Florida pharmacy imports low-cost drugs from Canada and Germany.
The push to get lower cost prescription medications is often top priority for cash-strapped seniors.
Now a store in Florida is boasting 80% savings on prescription drugs, hooking clients up with medications from countries like Canada and Germany.
Customers bring in a doctor's prescription into "The Canadian Drugstore".
A consultant helps them locate the lowest cost international provider on-line, and then has the drugs shipped directly to the client's home.
John Crowley has been a customer of The Canadian Drugstore for five years.
"I would say that in the course of a year I probably save $2,000 somewhere in there," he says.
He knows there are seniors in particular who would be leery about buying drugs from outside the United States, but he's not one of them.
Canadian Drugstore owner Bill Hepscher says customers can feel confident.
"Our drugs come from actually 16 different pharmacies throughout the world. The main countries that we source our medications from are Germany, England, Canada and New Zealand. These are all countries that have the same regulations as our FDA," he says.
The National Association of Boards Of Pharmacy, which helps create regulations to promote public health, disputes that.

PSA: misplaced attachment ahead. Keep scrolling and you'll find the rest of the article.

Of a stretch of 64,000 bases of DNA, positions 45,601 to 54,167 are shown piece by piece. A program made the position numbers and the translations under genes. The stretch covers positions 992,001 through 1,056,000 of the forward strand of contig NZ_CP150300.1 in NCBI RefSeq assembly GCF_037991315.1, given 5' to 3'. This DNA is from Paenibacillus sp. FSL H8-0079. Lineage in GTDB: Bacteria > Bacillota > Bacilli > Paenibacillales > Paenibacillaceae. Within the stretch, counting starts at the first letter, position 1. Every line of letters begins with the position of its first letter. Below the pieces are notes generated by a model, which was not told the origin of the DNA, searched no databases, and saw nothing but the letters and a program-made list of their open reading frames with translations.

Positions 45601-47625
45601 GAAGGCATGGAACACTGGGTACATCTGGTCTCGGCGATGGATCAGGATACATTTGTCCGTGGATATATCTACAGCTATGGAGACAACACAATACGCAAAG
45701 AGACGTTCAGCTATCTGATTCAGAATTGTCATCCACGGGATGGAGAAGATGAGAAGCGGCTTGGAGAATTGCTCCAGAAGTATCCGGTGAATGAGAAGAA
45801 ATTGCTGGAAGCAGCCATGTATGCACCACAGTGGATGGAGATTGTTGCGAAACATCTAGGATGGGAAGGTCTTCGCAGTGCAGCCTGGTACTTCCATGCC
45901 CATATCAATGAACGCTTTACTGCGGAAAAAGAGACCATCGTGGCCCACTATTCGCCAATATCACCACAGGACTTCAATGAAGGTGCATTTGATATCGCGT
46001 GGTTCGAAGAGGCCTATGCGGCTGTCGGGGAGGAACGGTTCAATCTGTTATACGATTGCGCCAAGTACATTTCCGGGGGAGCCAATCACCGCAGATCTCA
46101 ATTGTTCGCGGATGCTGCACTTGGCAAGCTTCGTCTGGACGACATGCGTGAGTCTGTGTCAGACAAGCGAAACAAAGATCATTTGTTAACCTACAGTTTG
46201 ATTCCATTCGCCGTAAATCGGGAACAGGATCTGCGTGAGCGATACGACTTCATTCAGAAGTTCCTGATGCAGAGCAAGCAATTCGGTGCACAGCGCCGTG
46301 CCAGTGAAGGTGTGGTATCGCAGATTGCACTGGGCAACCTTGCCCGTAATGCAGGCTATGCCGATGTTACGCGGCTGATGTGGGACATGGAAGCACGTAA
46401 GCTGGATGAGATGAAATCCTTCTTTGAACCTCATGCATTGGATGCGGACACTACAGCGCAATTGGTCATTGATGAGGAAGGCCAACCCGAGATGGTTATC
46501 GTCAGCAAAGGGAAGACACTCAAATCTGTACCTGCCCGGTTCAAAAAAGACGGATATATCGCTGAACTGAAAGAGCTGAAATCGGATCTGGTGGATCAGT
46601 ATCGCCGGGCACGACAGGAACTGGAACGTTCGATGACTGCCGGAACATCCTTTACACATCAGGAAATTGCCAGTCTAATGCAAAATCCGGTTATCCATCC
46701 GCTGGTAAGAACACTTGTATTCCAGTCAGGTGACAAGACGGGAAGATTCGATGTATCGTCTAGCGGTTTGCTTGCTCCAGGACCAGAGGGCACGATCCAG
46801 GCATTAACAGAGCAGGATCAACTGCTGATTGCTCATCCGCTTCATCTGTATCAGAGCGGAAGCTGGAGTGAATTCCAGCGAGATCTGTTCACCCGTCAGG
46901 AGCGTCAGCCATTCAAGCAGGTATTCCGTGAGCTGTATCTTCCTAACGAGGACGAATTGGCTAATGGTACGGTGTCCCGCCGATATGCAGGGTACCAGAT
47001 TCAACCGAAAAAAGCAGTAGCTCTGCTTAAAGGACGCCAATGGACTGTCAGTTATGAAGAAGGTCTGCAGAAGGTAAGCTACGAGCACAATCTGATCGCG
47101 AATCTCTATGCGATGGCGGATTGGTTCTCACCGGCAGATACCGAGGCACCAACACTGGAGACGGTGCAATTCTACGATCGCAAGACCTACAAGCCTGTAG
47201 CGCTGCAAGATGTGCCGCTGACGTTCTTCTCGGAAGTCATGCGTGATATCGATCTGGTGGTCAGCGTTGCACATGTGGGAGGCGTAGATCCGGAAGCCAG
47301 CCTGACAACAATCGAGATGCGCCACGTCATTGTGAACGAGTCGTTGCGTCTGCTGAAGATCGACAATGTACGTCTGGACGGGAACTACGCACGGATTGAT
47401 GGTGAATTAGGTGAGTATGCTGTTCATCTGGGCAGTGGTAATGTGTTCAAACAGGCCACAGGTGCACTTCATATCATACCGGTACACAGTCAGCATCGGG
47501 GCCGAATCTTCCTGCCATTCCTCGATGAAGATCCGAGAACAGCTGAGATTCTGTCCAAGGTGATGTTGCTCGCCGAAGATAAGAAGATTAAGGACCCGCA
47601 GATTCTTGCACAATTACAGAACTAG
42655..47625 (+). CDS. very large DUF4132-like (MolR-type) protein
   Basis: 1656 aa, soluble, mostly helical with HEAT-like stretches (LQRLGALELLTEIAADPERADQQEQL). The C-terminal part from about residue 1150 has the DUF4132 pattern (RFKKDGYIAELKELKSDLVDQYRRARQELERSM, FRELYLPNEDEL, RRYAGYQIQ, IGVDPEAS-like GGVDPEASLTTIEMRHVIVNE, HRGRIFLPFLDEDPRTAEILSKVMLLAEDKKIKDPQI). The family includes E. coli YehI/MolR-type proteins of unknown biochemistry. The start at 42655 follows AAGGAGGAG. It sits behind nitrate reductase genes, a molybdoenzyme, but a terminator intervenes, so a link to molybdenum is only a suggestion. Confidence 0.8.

The organizations executive director put it bluntly, saying customers are "playing Russian roulette with their medications by buying from outside the U-S."
Carmen Catizone went on to say "I wouldn't let my parents use one of those store fronts."
That's not enough to worry clients like Michelle Dodge, who's cut the cost of a three month supply of Advair by more than half.
"I just know that I'm saving, and that's the most important thing to me these days is the savings," she says.
The Food and Drug Administration has also weighed in on the issue of purchasing drugs from international sources.
The FDA says it cannot guarantee the safety of those medications.